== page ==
Some of the greatest musicians don’t really have a “vault”. For every Prince, there’s a Paul Simon, and where Prince’s vault is estimated to contain as many as 8000 songs, Paul’s genius is in no way diminished by the fact there are said to be very few leftover gems. As for the sole surviving Bee Gee, Barry Gibb, the occasion of his 75th birthday is as good a time as any to investigate that vault. Quick tip: it’s big. Verrrry big.
Sure, maybe not quite Prince-level big, but as the Bee Gees said in the title of arguably their finest post-70s album – 1993’s Size Isn’t Everything – well, size isn’t everything.
But here’s the thing, it’s always been one of the bragging points about the brothers Gibb that they were exceptionally prolific writers. The quality of the lesser known corners of that whopping back catalogue always surprises new fans too. We are talking 22 official studio albums containing 231 songs. Add to that non-album singles, solo albums, songs written for other artists and indeed, entire albums written for other artists, it’s estimated Barry, Robin and Maurice Gibb created something in the vicinity of 1000-2000 songs.
Included in that total are unreleased albums and tracks that while heavily bootlegged, are strong enough to one day warrant an official release. From as far back as the early 60s, the Gibbs were writing far more songs than they could personally handle. It’s why while even just a teenager, Barry was up there with the most in-demand songwriters in Australia before the family returned to England in 1967.
From 1967 until Maurice’s untimely death in 2003 aged 53, the Bee Gees were an unstoppable hit machine: 21 different US or UK #1 singles as songwriters, performers of 44 different US or UK top 40 singles, and album sales well in excess of 200-million. But still, there were terrific songs that slipped through the cracks.
So with that in mind, let’s celebrate the gent that is Sir Barry Gibb turning 75 today, September 1st, with six brilliant songs from deep within his vault.
Born – 1970
When the Bee Gees temporarily split at the tail-end of the 60s, each brother worked on solo projects. For Barry that meant further diving into his growing love affair with Americana and the kind of gospel and soul-influenced country that made The Band famous. Born was one of the standout tracks from Barry’s ultimately unreleased The Kid’s No Good album and features a call-and-response with soul singer P.P. Arnold.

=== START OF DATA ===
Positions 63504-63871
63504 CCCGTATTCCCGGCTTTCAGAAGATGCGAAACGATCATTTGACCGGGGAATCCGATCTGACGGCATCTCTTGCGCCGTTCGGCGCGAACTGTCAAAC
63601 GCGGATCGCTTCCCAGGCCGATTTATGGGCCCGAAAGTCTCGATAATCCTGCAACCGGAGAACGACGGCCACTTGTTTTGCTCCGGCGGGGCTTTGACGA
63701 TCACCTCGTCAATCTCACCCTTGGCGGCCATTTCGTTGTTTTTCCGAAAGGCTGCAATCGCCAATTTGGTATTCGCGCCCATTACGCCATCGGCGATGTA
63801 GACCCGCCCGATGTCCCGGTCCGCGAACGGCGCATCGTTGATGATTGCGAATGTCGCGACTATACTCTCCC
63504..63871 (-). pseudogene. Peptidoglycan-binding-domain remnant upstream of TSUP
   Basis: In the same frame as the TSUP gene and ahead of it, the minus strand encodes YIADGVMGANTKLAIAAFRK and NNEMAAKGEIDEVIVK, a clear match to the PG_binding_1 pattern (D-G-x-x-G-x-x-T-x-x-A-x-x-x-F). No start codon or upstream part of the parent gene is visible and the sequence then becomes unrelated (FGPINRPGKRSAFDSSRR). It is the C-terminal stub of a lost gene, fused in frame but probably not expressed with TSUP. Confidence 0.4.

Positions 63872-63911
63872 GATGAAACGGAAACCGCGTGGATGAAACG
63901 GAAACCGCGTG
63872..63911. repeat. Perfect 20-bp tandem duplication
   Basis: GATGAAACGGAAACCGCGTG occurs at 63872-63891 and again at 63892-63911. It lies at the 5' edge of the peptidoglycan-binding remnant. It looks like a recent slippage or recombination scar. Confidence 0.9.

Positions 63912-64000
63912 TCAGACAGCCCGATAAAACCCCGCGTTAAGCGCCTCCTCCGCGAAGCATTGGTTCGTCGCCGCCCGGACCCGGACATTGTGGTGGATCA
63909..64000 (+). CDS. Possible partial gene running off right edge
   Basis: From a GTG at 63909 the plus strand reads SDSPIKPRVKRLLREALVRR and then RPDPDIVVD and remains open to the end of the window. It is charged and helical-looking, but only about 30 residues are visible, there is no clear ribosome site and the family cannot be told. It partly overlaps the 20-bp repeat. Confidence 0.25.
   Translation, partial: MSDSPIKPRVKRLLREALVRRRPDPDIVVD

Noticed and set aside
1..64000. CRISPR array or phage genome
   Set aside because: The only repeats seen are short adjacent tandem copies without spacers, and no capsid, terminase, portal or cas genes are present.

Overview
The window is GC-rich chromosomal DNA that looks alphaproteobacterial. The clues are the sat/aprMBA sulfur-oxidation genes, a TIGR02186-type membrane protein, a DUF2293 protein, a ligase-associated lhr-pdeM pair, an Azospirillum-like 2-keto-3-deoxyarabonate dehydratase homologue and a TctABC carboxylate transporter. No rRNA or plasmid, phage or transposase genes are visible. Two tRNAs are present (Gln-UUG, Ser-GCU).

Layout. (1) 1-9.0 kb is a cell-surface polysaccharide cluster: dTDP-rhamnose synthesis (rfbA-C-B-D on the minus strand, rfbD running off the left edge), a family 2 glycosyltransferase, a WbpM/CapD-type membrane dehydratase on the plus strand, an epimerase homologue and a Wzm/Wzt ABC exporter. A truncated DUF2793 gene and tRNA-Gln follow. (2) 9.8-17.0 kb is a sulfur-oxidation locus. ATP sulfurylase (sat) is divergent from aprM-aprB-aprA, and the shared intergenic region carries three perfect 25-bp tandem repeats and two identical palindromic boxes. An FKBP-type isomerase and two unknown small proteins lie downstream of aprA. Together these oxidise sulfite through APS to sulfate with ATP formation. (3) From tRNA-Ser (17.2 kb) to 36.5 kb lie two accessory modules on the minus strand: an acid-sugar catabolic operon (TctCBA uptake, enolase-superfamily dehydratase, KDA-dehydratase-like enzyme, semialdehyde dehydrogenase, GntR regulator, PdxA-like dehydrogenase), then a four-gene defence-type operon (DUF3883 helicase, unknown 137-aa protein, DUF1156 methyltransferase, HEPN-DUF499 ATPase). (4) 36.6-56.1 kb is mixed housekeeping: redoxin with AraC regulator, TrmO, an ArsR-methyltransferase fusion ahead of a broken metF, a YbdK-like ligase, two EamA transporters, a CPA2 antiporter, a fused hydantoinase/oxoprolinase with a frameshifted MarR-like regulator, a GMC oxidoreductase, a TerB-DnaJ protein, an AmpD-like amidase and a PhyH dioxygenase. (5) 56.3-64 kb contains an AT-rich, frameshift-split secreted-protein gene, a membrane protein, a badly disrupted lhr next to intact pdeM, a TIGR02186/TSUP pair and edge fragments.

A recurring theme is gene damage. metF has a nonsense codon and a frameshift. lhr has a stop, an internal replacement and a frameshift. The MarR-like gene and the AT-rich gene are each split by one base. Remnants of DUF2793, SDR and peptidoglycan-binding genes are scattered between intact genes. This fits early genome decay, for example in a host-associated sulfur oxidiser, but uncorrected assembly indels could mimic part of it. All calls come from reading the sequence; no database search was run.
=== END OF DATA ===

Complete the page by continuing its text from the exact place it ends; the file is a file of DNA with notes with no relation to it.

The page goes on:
Your Love Will Save The World – 1975
An off-cut from Main Course, the Bee Gees big comeback album in 1975, Your Love Will Save The World was written just before songs like Jive Talkin’, Nights On Broadway and Fanny Be Tender. As such, it probably didn’t seem quite exciting enough compared to the material they were now creating. True, but it’s a pretty compelling Robin and Barry alternating lead, with a repeating chorus melody not dissimilar to Richard Clayderman’s Ballade pour Adeline.
Given Clayderman’s track – written by French songwriter Paul de Senneville – came out 1977, this is coincidence. Barry’s impassioned, slightly raspy upper-natural voice register is yet another vocal styling for a man not short on them.
Shape Of Things To Come – 1988
Written for the 1988 Olympic Games album and omitted from the Bee Gees 1989 album One, this song wasn’t a priority release up against Whitney Houston’s One Moment In Time. A shame because this is another ripping track with Barry switching between his natural voice and falsetto in thrilling style for the verses. The chorus almost sounds like Maurice on certain words, but is Barry and Robin in unison.
Childhood Days – 1988
Sandwiched between the Bee Gees triumphant return to the UK and European charts with the album ESP the year before, and their US resurgence with the album and title track One the year after, Barry’s solo soundtrack album Hawks was for some reason barely promoted. Even major Bee Gees fans are often unaware of its existence; a shame when you’ve got material as emotional and realised as My Eternal Love, Letting Go, Not In Love At All, Where Tomorrow Is and my choice here, Childhood Days.
A co-write with Maurice (who makes a fleeting appearance in the extremely rare video), the harmonies on the hook, “and it echoes down the mountainside” make this beautiful, melancholy ballad soar.
My Destiny – 1993
Size Isn’t Everything might be the Bee Gees late career peak, but the third-to-last album for the trio would’ve been even better if this punchy, industrial-pop ditty made the cut. Some serious vocal interplay between Barry and Robin on the verses gives way to three-part harmonies – including falsetto – on the ever-ramping up chorus. It wasn’t the only excellent track discarded from the Size sessions with the laidback, more R&B-flavoured 855-7019 every bit as good.
Angels – 2016
A co-write between Barry and his sons Stephen and Ashley, Angels is an immensely moving song that was written to order for the South African film Shepherds And Butchers. Starring Steve Coogan in a dramatic role, the movie’s subject matter is of apartheid and the emotional consequences of the death penalty. Heavy stuff, but Angels is the perfect, hopeful prayer to accompany it. Sung by the acclaimed South African folk singer Vusi Mahlasela.
And if that’s not enough Barry Gibb/Bee Gees for you in one day, here’s the most recent interview I did with him (our seventh in total) that broadcast on Newstalk ZB in January of this year. It’s all about the success of his Nashville-recorded, Americana-inspired duets album Greenfields:
And then if that’s still not enough and you somehow haven’t yet seen the brilliant, 6x Emmy nominated documentary about the brothers called How Can You Mend A Broken A Heart, it’s streaming internationally on HBO Max, Apple TV and Amazon Prime. You’ll see a certain Tim Roxborogh in the credits too.
Happy birthday Barry! Stay healthy, hope to see you soon.